Version Control For Database Objects: Why Visual Studio and TFS are a killer combo

Awhile, back I answered a LinkedIn question on version control for database objects.  After continuing to use Visual Studio for Database projects for an additional four years since the original question was asked, my answer remains the same.

I’ve updated the response slightly to use some of the newer product nomenclature. The original link as well as some of the other responses can be found on LinkedIn here.

The solution to your SQL source control problems?

Question: What is your choice of CM tool for Microsoft SQL Server?

What is your choice of configuration management (aka change or version management) tool for SQL Server? I’m looking for one which tightly couples with SQL Server and is able to deploy changed DDL scripts as a package. It would help that the tool would be integrated well with Microsoft Visual Studio as well.

Please tell me your experiences, good or bad in as much detail as possible.



I’m a big fan of Visual Studio Database Projects (aka Team Database Edition, aka VSTDB).  Visual Studio Database projects were designed specifically for integration with SQL Server.  It works exactly as you’ve requested: It creates a single SQL script from source control which allows you to deploy all changed objects between source control and the target database.  Also a word of warning that much of the standard advice regarding source control applies well to application code and *possibly* stored procedures but will require very strict processes/training and regular review to work well with tables.

Regardless of what tool you use here are a few of the standard things you would probably like to be able to do with your DB under source control:

  1. Compare different versions of an object. (“When and who dropped column x from table a?”)
  2. Create a specific version of the database from source control (“We need a new test instance of the production database but the production DB is too big to backup and restore in a timely manner” or “We need to recreate an older version of our database to troubleshoot an issue a customer is having with an older version of our product.) 3. Deploy all database code, tables and procs, using a single process quickly and efficiently.

With these goals in mind the following questions need to be answered:

  1. Does the development team check in “create” scripts or “alter” scripts or a combination depending on the situation? (In DB pro you always check in a “create” and the engine converts it to an alter when it generates the deploy script).
  2. How do I control the order scripts are deployed? For example, if I am creating parent and child tables with a foreign key between them, how do I force the tables to be created before the foreign keys? (With DB Pro every object, from index and foreign key to stored proc is checked in as an individual file, the build engine then generates a single deploy script with the DDL automatically ordered correctly).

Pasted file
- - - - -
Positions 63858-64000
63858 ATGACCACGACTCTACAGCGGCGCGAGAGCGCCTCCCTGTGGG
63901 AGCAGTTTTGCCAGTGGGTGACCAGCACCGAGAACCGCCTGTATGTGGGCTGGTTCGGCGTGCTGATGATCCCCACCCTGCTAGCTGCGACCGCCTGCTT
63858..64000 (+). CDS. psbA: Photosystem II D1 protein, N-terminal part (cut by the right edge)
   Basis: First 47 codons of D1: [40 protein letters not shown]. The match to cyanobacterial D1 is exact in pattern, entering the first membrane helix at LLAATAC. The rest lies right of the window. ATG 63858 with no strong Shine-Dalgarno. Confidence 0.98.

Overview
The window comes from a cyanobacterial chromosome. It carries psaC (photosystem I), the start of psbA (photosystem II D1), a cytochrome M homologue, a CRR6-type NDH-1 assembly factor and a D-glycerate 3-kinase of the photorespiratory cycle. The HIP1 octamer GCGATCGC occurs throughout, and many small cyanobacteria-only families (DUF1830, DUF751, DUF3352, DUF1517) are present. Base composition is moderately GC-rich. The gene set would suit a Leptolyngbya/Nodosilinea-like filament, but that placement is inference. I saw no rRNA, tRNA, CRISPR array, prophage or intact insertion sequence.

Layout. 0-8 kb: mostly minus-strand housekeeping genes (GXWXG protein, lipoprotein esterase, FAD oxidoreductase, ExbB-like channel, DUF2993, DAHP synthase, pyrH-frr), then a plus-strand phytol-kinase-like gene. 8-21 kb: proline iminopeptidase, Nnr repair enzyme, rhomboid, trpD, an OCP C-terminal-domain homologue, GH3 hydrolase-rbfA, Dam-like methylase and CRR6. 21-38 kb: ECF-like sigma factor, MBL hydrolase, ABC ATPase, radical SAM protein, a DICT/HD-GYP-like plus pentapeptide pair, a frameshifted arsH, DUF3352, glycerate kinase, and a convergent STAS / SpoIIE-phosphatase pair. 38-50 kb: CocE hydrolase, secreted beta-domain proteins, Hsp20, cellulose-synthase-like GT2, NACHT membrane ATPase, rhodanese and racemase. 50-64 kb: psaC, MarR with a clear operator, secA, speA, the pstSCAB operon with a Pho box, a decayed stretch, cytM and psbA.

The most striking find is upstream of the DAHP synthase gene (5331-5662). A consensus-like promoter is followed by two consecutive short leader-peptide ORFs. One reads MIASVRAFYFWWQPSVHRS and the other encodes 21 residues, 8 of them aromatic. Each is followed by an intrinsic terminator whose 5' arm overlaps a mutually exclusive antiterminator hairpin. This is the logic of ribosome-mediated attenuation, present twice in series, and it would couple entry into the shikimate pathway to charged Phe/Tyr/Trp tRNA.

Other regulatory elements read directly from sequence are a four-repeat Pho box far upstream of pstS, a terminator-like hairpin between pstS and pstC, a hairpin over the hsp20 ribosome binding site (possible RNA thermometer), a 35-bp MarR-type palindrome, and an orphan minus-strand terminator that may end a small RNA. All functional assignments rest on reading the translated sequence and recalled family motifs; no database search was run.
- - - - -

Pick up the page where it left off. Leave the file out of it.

All of these questions and goals can be handled by using a combination of other tools, such as subversion + change director, but the result will likely be a fairly manual process which can be tricky to troubleshoot. A Visual Studio Database Project addresses these issues out of the box.  As with any tool it is not without its downsides, you more than likely will need to modify your existing development processes to fit the way the tool works and cost is of course a factor. Overall though, it’s an excellent tool. In our case it allows our team to perform relatively painless weekly builds with a database containing 400 tables and 1,800 procs. Hope that helps!

Follow Up Question: Team makeup

I am curious to know the structure of the team which implemented the solution and also who manages/maintains this on a day to day basis? Is it a one person show?

Follow Up Answer:

I’ve used two different team structures with Visual Studio Database Projects:

  1. Team of software developers with a single database developer who was the sole user of VSTDB. The database develoepr wrote all DB code, checked in all DB code and performed the builds and deploys. On the rare occasion that another developer wrote DB code it was sent to the database developer for review and check-in.
  2. Team of software developers writing database code, with three DBAs with VSTDB. Software develoeprs would check DB code into TFS source control DBAs would add new files to the VSTDB project (mods to existing files were picked up automatically by doing a get latest). DBAs perform build and deploy and coordinate with software developers to resolve any issues. This is actually the model for our current team.


Looking for more information on Visual Studio’s Database specific features?  The following link provides a pretty decent launching point if you are not familiar with the product: Getting Started with Database Features in Visual Studio


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